Not too long ago, I was talking with a client about helping him with his relationships and how to improve them. His story reminded me of my past struggles in relationships. I shared with him how negative self-talk was playing a powerful role in damaging my relationships. Most importantly, my relationship with myself. Because I thought of myself in a negative way, my feelings, choices, and behaviors fell in line with my thoughts. My turning point came when I woke up feeling sick and tired of feeling sick and tired. I wanted better for myself because I knew I deserved better. I was finally able to accept that I was created for a beautiful purpose and was willing to do whatever necessary to take control of my destiny. Life coaching was a wonderful experience in my life. But I will always be thankful that I gave myself permission to live in the light and no longer exist in the darkness!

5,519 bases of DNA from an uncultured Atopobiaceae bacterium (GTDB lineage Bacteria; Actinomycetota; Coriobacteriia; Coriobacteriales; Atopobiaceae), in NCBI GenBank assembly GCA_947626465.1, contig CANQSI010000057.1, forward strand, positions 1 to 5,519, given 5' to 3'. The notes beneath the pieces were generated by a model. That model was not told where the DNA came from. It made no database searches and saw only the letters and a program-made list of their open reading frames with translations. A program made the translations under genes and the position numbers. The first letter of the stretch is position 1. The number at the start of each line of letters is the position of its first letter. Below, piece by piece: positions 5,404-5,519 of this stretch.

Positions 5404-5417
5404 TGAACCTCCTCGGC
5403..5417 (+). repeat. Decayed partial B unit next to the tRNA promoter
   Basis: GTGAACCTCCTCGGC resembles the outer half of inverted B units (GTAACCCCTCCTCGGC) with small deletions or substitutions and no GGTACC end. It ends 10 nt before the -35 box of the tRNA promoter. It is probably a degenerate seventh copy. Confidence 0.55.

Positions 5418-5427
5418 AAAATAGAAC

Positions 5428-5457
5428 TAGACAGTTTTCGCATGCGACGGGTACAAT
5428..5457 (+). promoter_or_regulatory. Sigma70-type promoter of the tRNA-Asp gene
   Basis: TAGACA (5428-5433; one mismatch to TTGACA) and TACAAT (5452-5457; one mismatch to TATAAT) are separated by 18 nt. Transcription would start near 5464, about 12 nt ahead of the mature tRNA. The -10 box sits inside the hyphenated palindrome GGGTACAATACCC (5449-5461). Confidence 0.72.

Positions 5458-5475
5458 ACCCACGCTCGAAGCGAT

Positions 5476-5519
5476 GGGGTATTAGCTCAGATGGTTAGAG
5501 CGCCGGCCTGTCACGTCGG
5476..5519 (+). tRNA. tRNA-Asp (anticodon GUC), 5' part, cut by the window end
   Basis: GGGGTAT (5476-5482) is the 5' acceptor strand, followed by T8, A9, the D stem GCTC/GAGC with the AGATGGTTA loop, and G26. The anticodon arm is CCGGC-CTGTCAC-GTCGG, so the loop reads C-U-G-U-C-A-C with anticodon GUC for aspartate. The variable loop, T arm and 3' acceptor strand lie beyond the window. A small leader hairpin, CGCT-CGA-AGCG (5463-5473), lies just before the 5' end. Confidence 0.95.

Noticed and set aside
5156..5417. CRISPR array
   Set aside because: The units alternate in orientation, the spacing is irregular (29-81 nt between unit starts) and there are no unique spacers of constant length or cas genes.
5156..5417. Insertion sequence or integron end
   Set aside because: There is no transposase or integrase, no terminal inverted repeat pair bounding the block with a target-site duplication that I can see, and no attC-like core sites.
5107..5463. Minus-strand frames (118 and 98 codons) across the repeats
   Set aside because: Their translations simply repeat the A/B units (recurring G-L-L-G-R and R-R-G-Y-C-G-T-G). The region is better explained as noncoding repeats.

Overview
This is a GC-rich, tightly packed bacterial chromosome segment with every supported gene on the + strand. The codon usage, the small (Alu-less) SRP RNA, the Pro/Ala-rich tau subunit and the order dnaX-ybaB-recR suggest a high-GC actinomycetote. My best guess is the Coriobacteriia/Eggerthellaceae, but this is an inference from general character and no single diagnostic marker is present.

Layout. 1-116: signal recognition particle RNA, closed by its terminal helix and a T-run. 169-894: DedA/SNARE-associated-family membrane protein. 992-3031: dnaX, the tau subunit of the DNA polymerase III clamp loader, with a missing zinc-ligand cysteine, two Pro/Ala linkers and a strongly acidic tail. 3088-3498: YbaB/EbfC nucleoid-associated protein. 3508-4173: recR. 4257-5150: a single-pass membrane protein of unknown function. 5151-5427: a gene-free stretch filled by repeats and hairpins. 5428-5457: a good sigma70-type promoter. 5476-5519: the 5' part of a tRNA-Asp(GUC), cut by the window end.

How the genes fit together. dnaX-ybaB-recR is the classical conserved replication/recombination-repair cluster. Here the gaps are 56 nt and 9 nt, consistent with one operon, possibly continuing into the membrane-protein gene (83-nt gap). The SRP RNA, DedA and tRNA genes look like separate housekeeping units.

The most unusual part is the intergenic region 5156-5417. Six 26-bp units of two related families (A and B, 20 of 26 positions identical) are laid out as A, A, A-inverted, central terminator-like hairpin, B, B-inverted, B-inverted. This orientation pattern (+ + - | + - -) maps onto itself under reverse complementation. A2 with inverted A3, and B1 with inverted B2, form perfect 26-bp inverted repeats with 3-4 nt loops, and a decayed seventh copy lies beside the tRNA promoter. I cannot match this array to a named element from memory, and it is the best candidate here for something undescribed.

What do your voices say to you?
“I am the first example of how the world is supposed
to love me. And I have to give them the best example.”
How do you teach the world to love you?
An old man, a boy, and a donkey were going to town. The boy rode on the donkey and the old man walked beside him. As they went along they passed some people who remarked it was a shame the old man was walking and the boy was riding. The man and the boy thought maybe the critics were right, so they changed positions.
Later, they passed some people who remarked, “What a shame! He makes that little boy walk.” They then decided they would both walk. Soon they passed some more people who thought they were stupid to walk when they had a decent donkey to ride. So they both rode the donkey.
Now they passed some people who shamed them by saying how awful to put such a load on a poor donkey. The boy and man said they were probably right, so they decided to carry the donkey. As they crossed the bridge, they lost their grip on the animal, and he fell into the river and drowned.
The moral to the story? If you try to please everyone, you might as well kiss your ass goodbye. Author Unknown
How many people do you try to please?